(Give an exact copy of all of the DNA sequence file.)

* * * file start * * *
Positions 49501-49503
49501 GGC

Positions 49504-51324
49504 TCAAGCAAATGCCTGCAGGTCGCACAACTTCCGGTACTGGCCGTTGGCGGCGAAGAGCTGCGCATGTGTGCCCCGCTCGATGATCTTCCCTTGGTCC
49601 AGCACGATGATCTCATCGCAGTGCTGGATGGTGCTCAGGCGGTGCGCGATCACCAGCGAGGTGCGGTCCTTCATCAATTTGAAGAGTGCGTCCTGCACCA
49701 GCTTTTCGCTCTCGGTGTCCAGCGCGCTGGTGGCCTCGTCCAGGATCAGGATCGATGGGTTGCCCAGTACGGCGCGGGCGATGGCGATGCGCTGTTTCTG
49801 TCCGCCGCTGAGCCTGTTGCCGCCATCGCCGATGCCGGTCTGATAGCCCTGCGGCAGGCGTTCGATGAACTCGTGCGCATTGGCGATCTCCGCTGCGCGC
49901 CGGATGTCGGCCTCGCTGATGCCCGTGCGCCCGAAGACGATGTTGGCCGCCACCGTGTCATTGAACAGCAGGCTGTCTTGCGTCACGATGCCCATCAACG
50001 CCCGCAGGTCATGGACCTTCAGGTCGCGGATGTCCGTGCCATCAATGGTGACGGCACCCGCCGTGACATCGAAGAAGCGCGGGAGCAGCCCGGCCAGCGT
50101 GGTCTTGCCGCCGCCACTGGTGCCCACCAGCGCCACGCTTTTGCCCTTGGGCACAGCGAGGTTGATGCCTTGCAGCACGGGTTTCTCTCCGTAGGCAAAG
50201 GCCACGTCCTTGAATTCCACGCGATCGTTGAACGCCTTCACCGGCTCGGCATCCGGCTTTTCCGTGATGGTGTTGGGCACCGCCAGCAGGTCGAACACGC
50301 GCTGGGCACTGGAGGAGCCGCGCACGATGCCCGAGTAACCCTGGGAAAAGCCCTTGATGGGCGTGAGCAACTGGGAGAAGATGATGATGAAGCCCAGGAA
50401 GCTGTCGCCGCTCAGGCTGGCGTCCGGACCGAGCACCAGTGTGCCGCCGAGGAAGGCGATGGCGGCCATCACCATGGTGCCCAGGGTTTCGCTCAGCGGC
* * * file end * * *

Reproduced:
Positions 49501-49503
49501 GGC

Positions 49504-51324
49504 TCAAGCAAATGCCTGCAGGTCGCACAACTTCCGGTACTGGCCGTTGGCGGCGAAGAGCTGCGCATGTGTGCCCCGCTCGATGATCTTCCCTTGGTCC
49601 AGCACGATGATCTCATCGCAGTGCTGGATGGTGCTCAGGCGGTGCGCGATCACCAGCGAGGTGCGGTCCTTCATCAATTTGAAGAGTGCGTCCTGCACCA
49701 GCTTTTCGCTCTCGGTGTCCAGCGCGCTGGTGGCCTCGTCCAGGATCAGGATCGATGGGTTGCCCAGTACGGCGCGGGCGATGGCGATGCGCTGTTTCTG
49801 TCCGCCGCTGAGCCTGTTGCCGCCATCGCCGATGCCGGTCTGATAGCCCTGCGGCAGGCGTTCGATGAACTCGTGCGCATTGGCGATCTCCGCTGCGCGC
49901 CGGATGTCGGCCTCGCTGATGCCCGTGCGCCCGAAGACGATGTTGGCCGCCACCGTGTCATTGAACAGCAGGCTGTCTTGCGTCACGATGCCCATCAACG
50001 CCCGCAGGTCATGGACCTTCAGGTCGCGGATGTCCGTGCCATCAATGGTGACGGCACCCGCCGTGACATCGAAGAAGCGCGGGAGCAGCCCGGCCAGCGT
50101 GGTCTTGCCGCCGCCACTGGTGCCCACCAGCGCCACGCTTTTGCCCTTGGGCACAGCGAGGTTGATGCCTTGCAGCACGGGTTTCTCTCCGTAGGCAAAG
50201 GCCACGTCCTTGAATTCCACGCGATCGTTGAACGCCTTCACCGGCTCGGCATCCGGCTTTTCCGTGATGGTGTTGGGCACCGCCAGCAGGTCGAACACGC
50301 GCTGGGCACTGGAGGAGCCGCGCACGATGCCCGAGTAACCCTGGGAAAAGCCCTTGATGGGCGTGAGCAACTGGGAGAAGATGATGATGAAGCCCAGGAA
50401 GCTGTCGCCGCTCAGGCTGGCGTCCGGACCGAGCACCAGTGTGCCGCCGAGGAAGGCGATGGCGGCCATCACCATGGTGCCCAGGGTTTCGCTCAGCGGC